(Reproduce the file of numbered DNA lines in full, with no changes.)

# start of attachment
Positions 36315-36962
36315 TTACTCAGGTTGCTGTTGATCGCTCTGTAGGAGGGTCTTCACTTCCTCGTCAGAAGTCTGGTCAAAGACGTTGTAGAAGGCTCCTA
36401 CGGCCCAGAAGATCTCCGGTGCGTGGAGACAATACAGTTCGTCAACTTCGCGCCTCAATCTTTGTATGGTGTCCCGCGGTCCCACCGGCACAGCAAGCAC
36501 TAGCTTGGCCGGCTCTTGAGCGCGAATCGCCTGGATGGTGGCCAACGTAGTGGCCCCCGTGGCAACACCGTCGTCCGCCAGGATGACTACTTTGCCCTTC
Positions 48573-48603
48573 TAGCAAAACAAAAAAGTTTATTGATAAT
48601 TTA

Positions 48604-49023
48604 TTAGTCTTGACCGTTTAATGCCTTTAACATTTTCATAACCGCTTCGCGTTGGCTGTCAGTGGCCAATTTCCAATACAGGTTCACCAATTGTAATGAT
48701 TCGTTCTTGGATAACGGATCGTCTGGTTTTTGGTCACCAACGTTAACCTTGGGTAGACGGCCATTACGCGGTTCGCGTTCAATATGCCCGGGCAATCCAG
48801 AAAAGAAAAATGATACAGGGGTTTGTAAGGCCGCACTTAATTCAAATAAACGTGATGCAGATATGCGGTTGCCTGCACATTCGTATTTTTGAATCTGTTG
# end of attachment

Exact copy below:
Positions 36315-36962
36315 TTACTCAGGTTGCTGTTGATCGCTCTGTAGGAGGGTCTTCACTTCCTCGTCAGAAGTCTGGTCAAAGACGTTGTAGAAGGCTCCTA
36401 CGGCCCAGAAGATCTCCGGTGCGTGGAGACAATACAGTTCGTCAACTTCGCGCCTCAATCTTTGTATGGTGTCCCGCGGTCCCACCGGCACAGCAAGCAC
36501 TAGCTTGGCCGGCTCTTGAGCGCGAATCGCCTGGATGGTGGCCAACGTAGTGGCCCCCGTGGCAACACCGTCGTCCGCCAGGATGACTACTTTGCCCTTC
Positions 48573-48603
48573 TAGCAAAACAAAAAAGTTTATTGATAAT
48601 TTA

Positions 48604-49023
48604 TTAGTCTTGACCGTTTAATGCCTTTAACATTTTCATAACCGCTTCGCGTTGGCTGTCAGTGGCCAATTTCCAATACAGGTTCACCAATTGTAATGAT
48701 TCGTTCTTGGATAACGGATCGTCTGGTTTTTGGTCACCAACGTTAACCTTGGGTAGACGGCCATTACGCGGTTCGCGTTCAATATGCCCGGGCAATCCAG
48801 AAAAGAAAAATGATACAGGGGTTTGTAAGGCCGCACTTAATTCAAATAAACGTGATGCAGATATGCGGTTGCCTGCACATTCGTATTTTTGAATCTGTTG